Zoo Filmed Beating Animals Shuts Its Doors For Good
A zoo that was filmed abusing one of its tigers is shutting its doors for good - thanks in no small part to the outrage of former customers.
Back in December, a video was released showing Michael Hackenberger, the co-owner of the Bowmanville Zoo in Ontario, Canada, appearing to repeatedly whip one of his tigers during a training session on the zoo's grounds.
Hackenberger, a well-known animal trainer who's worked on popular shows and films including "Life of Pi," can be seen cracking his whip up to 19 times while the tiger, a young male named Uno, lies on his back cowering.
Hackenberger also shouts curses at the frightened animal, later appearing to whip the tiger in the face.
"I like hitting him in the face," he says.
Immediately after the video was released, Hackenberger denied the clip, saying he had only hit the tiger twice and that PETA - which released the video - had manipulated the footage.
But in January, another clip emerged showing Hackenberger speaking almost gleefully about beating his animals. "I can carve my initials in their side," he brags of his skills at whipping tigers.
Later, speaking about a group of wolves, he shows off the wooden stick he uses to beat them. "He's still a wolf," Hackenberger says. "You smack 'em, and they generally fold like a house of cards. And that's the beauty."
"He's very afraid of it," an employee chimes in about the wooden rod.
Hackenberger resigned as the zoo director in April after he was charged with five counts of animal cruelty, though he appears to retain partial ownership. Investigators discovered that he had also abused the tiger by pushing his finger into his eye.
But on Thursday, when Bowmanville Zoo announced that it would be closing its doors for good at the end of the season, the facility continued to deny the accusations of abuse - and blamed the decision on a public that refused to support the alleged abuse.
"The untrue allegations made by PETA in regards to a tiger incident have created a climate in which the zoo can no longer operate," the zoo said in a release. "People are staying away because they believe PETA's allegations. The fact is PETA released only a short piece of a long video, and then misrepresented what transpired in that short part. What they said is not true, but it doesn't matter - the damage is done."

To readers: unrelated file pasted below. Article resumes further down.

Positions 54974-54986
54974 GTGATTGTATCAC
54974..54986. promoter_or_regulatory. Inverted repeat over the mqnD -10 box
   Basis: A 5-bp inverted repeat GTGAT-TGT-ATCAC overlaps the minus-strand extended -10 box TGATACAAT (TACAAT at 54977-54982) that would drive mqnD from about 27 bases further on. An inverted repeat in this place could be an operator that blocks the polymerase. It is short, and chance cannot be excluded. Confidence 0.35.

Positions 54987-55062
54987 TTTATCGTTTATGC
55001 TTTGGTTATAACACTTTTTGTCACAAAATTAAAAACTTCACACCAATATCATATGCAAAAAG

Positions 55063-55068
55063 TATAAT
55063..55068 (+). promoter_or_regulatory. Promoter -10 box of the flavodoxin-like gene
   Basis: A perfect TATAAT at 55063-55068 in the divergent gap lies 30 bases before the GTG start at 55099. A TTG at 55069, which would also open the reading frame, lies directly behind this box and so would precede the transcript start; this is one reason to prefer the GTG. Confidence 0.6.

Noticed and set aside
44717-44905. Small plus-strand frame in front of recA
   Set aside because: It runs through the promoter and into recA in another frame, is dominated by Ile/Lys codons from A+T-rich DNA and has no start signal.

But despite the zoo's protestations, Hackenberger's tiger beating was just the latest in a series of problems. The zoo had already been placed on probation last year by Canada's Accredited Zoos and Aquariums (CAZA) - the country's top accreditation group, of which Bowmanville Zoo was a member - for undisclosed violations.
In another incident, Hackenberger was heard cursing at his animals on a live television show, when he called a baboon a "cocksucker" for falling off a miniature horse during a stunt. Bowmanville Zoo also hosted "cub petting parties," a controversial practice that always involves abuse.
"The verdict is in, people vote with their feet, and they have voted here," Angus Carroll, the zoo's communications director, said at a press conference on Thursday. "There are people staying away in droves and we can't afford to operate the zoo."
However, while the zoo's closure could mean a measure of improvement for the animals in its care, they're not safe yet. As the zoo - and likely Hackenberger, by extension - still owns the animals, it will likely relocate them to similar institutions, or keep them on the ground for continued "training."
"It's not clear that the zoo will be closing in reality," Wildcat Sanctuary, a rescue for tigers and other big cats in Minnesota, wrote on its Facebook page, quoting a source in Canada. "Rumors are that someone will be buying it and turning it into another sort of roadside zoo. And there is a place that recently opened right near that zoo by people who have worked with Hackenberger for many years. It's suspected they'll essentially just open under a new name."
However, for now, the animals are one step closer to freedom. And with the cruelty case currently ongoing, it's possible that the continued public pressure could ensure the animals' safety.
If the Bowmanville Zoo case shows anything, it's that public outcry on behalf of animals really can make a difference - and for know, that means the death knell for at least one troubled facility.